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This article was published on January 23, 2020


Scientists invent a faster and cheaper way to repurpose EV batteries

Warwick Uni and Nissan worked together to spearhead the project

Scientists invent a faster and cheaper way to repurpose EV batteries Image by: Mario Roberto Duran Ortiz
Matthew Beedham
Story by

Matthew Beedham

Editor, SHIFT by TNW

Matthew is the editor of SHIFT. He likes electric cars, and other things with wheels, wings, or hulls. Matthew is the editor of SHIFT. He likes electric cars, and other things with wheels, wings, or hulls.

While electric cars are great at reducing emissions, they aren’t a totally perfect solution. With the rise of EVs, the world will have to deal with an influx of worn out batteries creating a new waste problem. But thankfully, scientists are already coming up with ways to tackle the issue.

Researchers from Warwick University’s manufacturing arm WMG have developed a new system for testing the potential life of used Nissan Leaf batteries to determine whether they should be reused, recycled, or disposed of, Warwick University writes.

Nissan, leaf, battery pack, test, recondition
Credit: WMG
Two engineers with a battery pack at WMG, University of Warwick

Importantly, the new process is far faster than current methods. Grading a batch of battery modules can take just three minutes, compared to the three hours of previous methods. Researchers say the new grading process is far cheaper than conventional methods, too.

[Read: China wants to make swappable electric vehicle batteries mainstream]

According to Warwick University, researchers were able to grade and recondition 50 second-hand Nissan Leaf batteries to deliver a storage capacity of 1MWh. Or in other words, the boffins found a way of reusing EV car batteries to store enough energy to power about 1,000 kitchen kettles for half an hour.

A very useful development

When electric vehicles reach the end of their life, the battery packs can still be in pretty decent condition. Electric motors might fail, other parts of the car might get damaged in a crash, but the batteries might still be in good working order.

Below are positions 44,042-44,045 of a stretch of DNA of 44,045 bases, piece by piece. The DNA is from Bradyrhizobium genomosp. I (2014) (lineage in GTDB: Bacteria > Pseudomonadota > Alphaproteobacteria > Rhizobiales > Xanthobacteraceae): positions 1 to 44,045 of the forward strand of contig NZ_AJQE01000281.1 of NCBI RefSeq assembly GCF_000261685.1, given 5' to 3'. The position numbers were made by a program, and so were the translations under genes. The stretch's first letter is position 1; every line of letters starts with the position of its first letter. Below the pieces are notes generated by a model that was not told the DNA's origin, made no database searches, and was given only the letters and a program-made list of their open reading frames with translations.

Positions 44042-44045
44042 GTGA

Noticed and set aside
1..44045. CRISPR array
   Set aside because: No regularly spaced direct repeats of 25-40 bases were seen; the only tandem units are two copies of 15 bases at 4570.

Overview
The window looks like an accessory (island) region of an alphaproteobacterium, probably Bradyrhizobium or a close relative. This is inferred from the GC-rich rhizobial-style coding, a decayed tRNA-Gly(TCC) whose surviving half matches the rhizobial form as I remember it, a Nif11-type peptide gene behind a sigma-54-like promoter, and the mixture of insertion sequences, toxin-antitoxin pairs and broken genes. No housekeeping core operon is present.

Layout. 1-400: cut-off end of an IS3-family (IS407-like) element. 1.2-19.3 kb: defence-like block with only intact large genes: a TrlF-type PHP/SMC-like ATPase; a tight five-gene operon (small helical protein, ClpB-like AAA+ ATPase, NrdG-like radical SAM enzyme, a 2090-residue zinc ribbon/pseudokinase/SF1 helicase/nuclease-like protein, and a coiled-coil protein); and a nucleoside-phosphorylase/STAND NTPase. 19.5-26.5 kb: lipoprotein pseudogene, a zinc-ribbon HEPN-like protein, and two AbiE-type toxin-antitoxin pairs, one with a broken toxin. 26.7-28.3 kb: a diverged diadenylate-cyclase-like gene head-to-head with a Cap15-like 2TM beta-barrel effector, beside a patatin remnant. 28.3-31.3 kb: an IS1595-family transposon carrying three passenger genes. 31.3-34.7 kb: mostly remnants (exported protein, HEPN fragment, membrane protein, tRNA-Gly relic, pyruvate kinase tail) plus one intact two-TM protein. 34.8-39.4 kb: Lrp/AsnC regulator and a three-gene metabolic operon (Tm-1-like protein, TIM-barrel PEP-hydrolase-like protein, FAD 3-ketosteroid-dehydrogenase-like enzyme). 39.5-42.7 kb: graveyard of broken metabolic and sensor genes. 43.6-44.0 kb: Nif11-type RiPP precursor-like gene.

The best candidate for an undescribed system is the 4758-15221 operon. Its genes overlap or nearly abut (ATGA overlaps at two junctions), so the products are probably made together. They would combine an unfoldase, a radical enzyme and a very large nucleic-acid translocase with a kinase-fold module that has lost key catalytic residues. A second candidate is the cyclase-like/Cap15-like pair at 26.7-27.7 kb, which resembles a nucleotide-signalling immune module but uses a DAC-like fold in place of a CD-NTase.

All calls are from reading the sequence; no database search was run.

battery, pack, testing, lab, nissan
Credit: WMG, Warwick University
A battery pack in the lab

The researchers expect battery packs to be able to store 70-percent of their original capacity by the time the rest of the car is defunct or needs retiring. That’s a lot of potential to just throw away, waste, or even break up for parts.

Indeed, as Professor David Greenwood from WMG says: “A second life for batteries improves both the environmental and economic value we draw from those resources before they need recycling.”

While these “second life” battery packs might not be good enough to meet the demands of an EV anymore, they could be used in other applications.

They could be installed in homes to store energy from solar panels, like the Tesla Powerwall. They could be used at wind farms to store energy when there’s lots of wind, so that on less windy days there’s still a source of green, renewable energy.

By 2025 Nissan expects there to be tens of thousands of electric vehicles on the road which contain end of service batteries. It’s important that these resources are recycled.

With its new grading process, the Japanese car company expects to be able to reuse the vast majority of battery packs used in EVs in Europe.

If you want to know more about the research project check out the full report here.

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